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Old 01-24-2011, 02:27 PM
 
8,862 posts, read 8,773,494 times
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Quote:
Originally Posted by Newsboy View Post
Curiosity got the best of me and I did a little reading / research on why the capital was moved from Milledgeville: Turns out, the city fathers of Atlanta RECRUITED IT to boost the fledgling city's status / influence and even offered to pay to build a new state capitol and other government buildings if the legislature agreed. And voila -- the rest is history!

How incredibly typical of "can-do" Atlanta, and what better example of the self-promotion and sense of importance that have propelled Atlanta from the very beginning?

georgiainfo.galileo.usg.edu/capital.htm
What do you suppose drew these 'can-do' people to Atlanta? English, Scot, Irish, Scots-Irish, African American, German, and Jew,IIRC? I suppose we need a list of the founders.

English would have been highly motivated after the Revolutionary War, Scots/Culloden, Irish/potato famine and religious freedom --off the top of my head.



http://www.city-directory.com/Overvi...y/history1.htm

ie---
183?
White Hall Tavern established by Charner Humphries near Atlanta at the corner of present-day Gordon and Lee Streets.
Hardy Ivey becomes Atlanta's first permanent white settler, building his cabin at present corner of Courtland Avenue and International Blvd.
http://en.wikipedia.org/wiki/Hardy_Ivy

1842
Willis and Julia Carlisle move to Terminus from Marietta, putting their grocery store/home across from Thrasher's store. Their child, Julia, born in August, is the first baby born in Atlanta. (She died in 1919.)
The settlement of six buildings and 30 inhabitants gets a name change, from "Terminus" to "Marthasville," after the daughter of Governor Wilson Lumpkin. (They wanted to call it "Lumpkin," but he pursuaded them to name it after his daughter instead. On behalf of all of us, I want to thank you, Governor. But for your foresight, we might have been saddled with the "1996 Lumpkin Olympics.")
The new depot, now the tallest building in town, is built. It is two stories tall.
The first-ever use of ether as an anesthetic for surgery is performed by Dr. Crawford Long of Georgia.
1843

Last edited by TakeAhike; 01-24-2011 at 02:36 PM..
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Old 01-24-2011, 03:14 PM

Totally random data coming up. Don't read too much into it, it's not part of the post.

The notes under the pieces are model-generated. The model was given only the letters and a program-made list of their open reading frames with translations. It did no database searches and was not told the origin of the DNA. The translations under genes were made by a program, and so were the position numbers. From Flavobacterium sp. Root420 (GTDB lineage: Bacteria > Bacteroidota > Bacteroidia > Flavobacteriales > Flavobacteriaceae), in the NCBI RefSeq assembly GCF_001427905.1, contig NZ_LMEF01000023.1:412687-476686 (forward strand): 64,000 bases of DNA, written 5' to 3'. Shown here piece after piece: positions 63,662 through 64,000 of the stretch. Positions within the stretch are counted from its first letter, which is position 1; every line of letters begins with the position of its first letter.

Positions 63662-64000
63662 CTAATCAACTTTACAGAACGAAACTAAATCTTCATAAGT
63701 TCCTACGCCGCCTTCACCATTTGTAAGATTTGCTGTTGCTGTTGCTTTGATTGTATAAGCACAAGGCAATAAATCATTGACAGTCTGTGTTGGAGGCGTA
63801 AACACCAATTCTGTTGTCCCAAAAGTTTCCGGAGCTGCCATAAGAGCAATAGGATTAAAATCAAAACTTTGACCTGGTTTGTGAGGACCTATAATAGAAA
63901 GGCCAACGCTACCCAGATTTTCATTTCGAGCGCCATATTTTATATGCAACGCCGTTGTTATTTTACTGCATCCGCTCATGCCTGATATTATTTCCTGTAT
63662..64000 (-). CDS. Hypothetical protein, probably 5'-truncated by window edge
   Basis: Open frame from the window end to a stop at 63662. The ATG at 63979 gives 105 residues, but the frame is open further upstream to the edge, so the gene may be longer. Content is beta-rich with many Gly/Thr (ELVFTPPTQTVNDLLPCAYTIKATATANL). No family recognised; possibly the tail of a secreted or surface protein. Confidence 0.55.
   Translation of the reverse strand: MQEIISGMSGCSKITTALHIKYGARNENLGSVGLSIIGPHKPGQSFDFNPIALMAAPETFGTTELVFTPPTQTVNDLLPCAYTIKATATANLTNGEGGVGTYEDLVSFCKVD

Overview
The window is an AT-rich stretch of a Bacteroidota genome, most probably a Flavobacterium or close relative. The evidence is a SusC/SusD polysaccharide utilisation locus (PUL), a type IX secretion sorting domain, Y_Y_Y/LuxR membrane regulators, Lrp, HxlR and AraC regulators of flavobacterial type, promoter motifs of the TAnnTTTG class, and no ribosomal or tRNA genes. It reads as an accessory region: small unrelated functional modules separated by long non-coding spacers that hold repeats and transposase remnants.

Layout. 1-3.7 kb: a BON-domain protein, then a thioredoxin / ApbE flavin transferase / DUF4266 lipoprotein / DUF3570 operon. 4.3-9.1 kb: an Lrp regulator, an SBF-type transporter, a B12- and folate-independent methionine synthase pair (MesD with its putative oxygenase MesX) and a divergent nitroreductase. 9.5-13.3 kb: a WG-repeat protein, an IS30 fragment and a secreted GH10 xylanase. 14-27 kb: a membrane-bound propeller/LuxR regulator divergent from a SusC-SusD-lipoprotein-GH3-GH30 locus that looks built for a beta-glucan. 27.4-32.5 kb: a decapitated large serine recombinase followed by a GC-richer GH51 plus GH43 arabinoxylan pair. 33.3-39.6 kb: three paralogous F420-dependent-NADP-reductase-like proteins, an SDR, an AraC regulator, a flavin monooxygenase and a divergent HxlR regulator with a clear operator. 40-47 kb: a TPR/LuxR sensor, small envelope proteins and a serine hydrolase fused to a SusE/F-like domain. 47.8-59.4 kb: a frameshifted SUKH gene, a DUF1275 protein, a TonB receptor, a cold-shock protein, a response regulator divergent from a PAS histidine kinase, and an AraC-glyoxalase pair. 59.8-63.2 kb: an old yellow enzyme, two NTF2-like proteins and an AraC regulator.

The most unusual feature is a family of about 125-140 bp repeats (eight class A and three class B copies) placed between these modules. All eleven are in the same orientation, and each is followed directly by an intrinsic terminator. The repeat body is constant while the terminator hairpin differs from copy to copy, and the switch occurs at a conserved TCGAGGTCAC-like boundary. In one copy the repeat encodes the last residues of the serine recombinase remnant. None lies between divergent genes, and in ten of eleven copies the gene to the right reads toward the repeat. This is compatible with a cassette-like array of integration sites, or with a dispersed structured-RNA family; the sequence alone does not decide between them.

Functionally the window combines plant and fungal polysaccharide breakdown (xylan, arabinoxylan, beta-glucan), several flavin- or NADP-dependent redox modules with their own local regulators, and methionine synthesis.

Location: metro ATL
8,190 posts, read 6,421,697 times
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Quote:
Originally Posted by Newsboy View Post
And wouldn't it have made more sense for Georgia government to have remained dead center in the middle of the state, rather than being concentrated in the northern third? No doubt, this would have contributed to our state's population being more evenly distributed as well methinks.
I doubt it. Atlanta's progress and prosperity has largely been the result of local business and civic leadership; seems that state leadership has played a relatively minor role. Had the capital remained in Milledgeville, it probably wouldn't have gotten any larger than Montgomery or Tallahassee, or, at most, Columbia.
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Old 01-24-2011, 03:36 PM
 
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In a word "gnats". People wanted to move above the Fall Line to get away from the gnats.

So gnats and the boll weevil held Savannah back.

And as others have pointed out, there are plenty of counterexamples of large cities that are not the state capital. Savannah would have been larger as the capital but the gnats ensured Atlanta's ascendancy...and the railroads helped too.
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Old 01-24-2011, 03:51 PM
 
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Quote:
Originally Posted by MathmanMathman View Post
In a word "gnats". People wanted to move above the Fall Line to get away from the gnats.

So gnats and the boll weevil held Savannah back.

And as others have pointed out, there are plenty of counterexamples of large cities that are not the state capital. Savannah would have been larger as the capital but the gnats ensured Atlanta's ascendancy...and the railroads helped too.
By George, I think you've got it.

I recall that the Scots/Highlanders who were displaced after Culloden were naturally inclined to seek the mountains--cooler climate more similar to Scotland--many of those eventually settled in western NC. The Lowlanders seemingly preferred the Piedmont area--Decatur.
Then there was the soil--red clay could grow vegetables and some cotton.